HomeThe house famine and how to relieve itPagina 5

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a few yards away, only the roofs were visible. Here the houses had
been built down in hollows, to which the water from the higher
ground adjoining seemed to come at its own sweet will and pleasure. ·
In one of these cases, the upper end of the cottage appeared to be
actually standing in a small bog. .
But one of the most serious defects from the double point of
view of health and decency is in the matter of privies and drainage.
_ Only a few of the villages I visited have a sernblance of what may
be called drainage. The ditch, the privy, or even a hollow in the
ground as you approach the cottage, served as the refuge for the
culinary fxlth and garbage. In a great many cases I found that one
privy had to serve for several cottages. In several instances I found
. these privies without a door, and exposed to view from the high
Another serious aspect of the cottage question in rural districts
is the " tied cottage " system. This is the system under which the
tenant­farmers take the cottages with their farms, and sub­let them
to the laborers. The tenancy is dependent upon the service contract.
I All the laborers with whom I spoke on this question were very
emphatic in condemnation of the " tied " system. " Out of job, out
of houses," was their epigrammatic way of putting it. I had
remarked upon the bareness and the slovenly cultivation of the
cottage gardens. They all agreed with me, and they all gave me
the same explanation. This was it in effect: if they differed with
their masters over anything, and had to leave their service straight-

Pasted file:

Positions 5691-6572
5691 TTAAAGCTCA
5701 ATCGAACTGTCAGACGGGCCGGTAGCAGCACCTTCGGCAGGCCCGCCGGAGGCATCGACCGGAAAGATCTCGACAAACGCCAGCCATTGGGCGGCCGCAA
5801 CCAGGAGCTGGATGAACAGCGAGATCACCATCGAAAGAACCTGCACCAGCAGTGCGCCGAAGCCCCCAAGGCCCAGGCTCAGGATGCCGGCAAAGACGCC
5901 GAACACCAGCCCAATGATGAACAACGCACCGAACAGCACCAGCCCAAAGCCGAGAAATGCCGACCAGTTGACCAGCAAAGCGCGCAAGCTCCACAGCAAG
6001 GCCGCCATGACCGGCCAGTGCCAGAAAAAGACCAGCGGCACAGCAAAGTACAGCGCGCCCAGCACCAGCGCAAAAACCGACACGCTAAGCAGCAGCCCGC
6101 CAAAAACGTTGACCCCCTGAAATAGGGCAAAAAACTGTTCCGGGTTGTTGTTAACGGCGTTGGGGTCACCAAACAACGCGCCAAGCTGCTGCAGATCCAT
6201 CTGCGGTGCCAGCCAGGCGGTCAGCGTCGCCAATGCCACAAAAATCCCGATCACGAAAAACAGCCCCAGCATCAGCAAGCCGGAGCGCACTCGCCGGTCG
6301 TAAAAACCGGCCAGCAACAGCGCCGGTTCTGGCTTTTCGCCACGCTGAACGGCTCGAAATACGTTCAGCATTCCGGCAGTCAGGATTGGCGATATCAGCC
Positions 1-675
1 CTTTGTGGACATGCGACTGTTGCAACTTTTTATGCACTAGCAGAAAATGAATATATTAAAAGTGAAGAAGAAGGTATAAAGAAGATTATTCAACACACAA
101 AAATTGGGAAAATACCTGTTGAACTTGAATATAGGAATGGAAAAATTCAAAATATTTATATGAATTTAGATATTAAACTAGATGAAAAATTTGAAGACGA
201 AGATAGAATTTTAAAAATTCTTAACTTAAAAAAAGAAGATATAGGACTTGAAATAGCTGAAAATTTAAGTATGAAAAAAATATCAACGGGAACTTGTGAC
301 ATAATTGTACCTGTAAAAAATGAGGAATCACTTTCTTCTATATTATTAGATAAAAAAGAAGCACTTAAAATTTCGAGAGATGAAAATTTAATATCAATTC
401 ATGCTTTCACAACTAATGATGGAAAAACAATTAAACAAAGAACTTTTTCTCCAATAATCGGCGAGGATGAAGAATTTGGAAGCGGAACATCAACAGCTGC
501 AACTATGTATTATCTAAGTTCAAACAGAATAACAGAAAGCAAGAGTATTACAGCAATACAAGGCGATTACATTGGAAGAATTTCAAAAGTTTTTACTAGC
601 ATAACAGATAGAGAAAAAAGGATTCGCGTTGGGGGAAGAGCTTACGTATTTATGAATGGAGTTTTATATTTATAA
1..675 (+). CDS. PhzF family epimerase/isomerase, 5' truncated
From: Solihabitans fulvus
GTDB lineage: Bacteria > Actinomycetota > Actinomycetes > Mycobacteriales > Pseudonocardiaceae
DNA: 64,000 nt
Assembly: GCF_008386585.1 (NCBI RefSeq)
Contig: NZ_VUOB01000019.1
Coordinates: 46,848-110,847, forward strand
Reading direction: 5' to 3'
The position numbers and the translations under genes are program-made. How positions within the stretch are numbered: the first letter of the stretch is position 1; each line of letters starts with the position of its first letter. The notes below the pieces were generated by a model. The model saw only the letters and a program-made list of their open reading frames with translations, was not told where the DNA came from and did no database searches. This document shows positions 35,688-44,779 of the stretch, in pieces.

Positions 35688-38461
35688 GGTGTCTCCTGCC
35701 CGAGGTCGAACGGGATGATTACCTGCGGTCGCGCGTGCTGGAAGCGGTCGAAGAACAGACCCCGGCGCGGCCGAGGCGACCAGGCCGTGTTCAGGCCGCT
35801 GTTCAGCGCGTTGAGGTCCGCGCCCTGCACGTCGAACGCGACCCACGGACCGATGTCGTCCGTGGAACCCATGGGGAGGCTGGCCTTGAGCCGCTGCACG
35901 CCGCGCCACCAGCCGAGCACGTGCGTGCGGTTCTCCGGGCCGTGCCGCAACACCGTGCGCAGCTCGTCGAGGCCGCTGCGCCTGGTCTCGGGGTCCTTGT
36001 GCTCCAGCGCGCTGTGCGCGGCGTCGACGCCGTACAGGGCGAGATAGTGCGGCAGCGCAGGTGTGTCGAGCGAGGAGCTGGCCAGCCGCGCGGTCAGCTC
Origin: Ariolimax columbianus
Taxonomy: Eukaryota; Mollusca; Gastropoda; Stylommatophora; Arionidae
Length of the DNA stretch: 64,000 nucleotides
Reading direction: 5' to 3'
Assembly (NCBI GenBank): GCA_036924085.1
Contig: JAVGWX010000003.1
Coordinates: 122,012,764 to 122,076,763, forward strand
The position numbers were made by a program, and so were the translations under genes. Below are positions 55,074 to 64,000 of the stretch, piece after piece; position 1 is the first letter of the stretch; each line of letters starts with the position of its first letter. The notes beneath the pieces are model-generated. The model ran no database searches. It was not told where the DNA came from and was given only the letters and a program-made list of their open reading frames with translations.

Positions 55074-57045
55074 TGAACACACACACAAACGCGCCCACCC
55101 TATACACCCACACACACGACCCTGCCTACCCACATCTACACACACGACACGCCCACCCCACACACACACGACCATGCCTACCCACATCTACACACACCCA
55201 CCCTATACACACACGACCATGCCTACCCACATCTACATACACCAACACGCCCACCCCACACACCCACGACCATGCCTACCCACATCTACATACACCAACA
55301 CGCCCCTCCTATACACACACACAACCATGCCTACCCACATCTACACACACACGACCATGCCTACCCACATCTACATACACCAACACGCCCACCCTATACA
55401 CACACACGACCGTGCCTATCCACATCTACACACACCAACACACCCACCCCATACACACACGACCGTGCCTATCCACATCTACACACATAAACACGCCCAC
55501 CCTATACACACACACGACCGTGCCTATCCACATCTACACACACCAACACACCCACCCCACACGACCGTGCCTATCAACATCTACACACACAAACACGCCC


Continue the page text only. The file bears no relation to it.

way, that is within a fortnight, they had to leave their houses.
I This meant they had to leave their crops and all their fruit trees,
’ if they had planted any. They all declared that if they were sure
. of getting a proper notice, they would be glad to spend a bit of
time and trouble in their gardens; but what is the good, if they
are to lose all, because of one hot word between themselves and
their masters, who are their landlords? One of my informants
threw a good deal of significant light upon this point. As showing
the insecurity of tenure, and the frequent ephemeral character of a
man’s employment, he told me of a case in his district where a single I
"tied" cottage had had nine different tenants within a period of
seven years. He cited other instances nearly as bad. He also gave
me a number of cases within his experience where the "tied" cot­ I
tage system has interfered tremendously with the efficacy of allot-
ments. In these cases, the laborers have not known from day to I
day when some little quarrel with their employer might compel
A · them to leave their cottage, and with it the district. Under these '
circumstances they have regarded it as too great a risk to take an `
allotment, in which they might be compelled to waste all their labor '
and expenditure by having to leave their crops. y
, Let me brieüy review the question of remedies for a moment. I l
l ‘have already said that, in the districts visited by me, there is a
l decided lack of healthy cottage accommodation. The laborers have 1
y emigrated in crowds to the towns. But the old houses have fallen
l into decay more rapidly than the people have made their exodus l,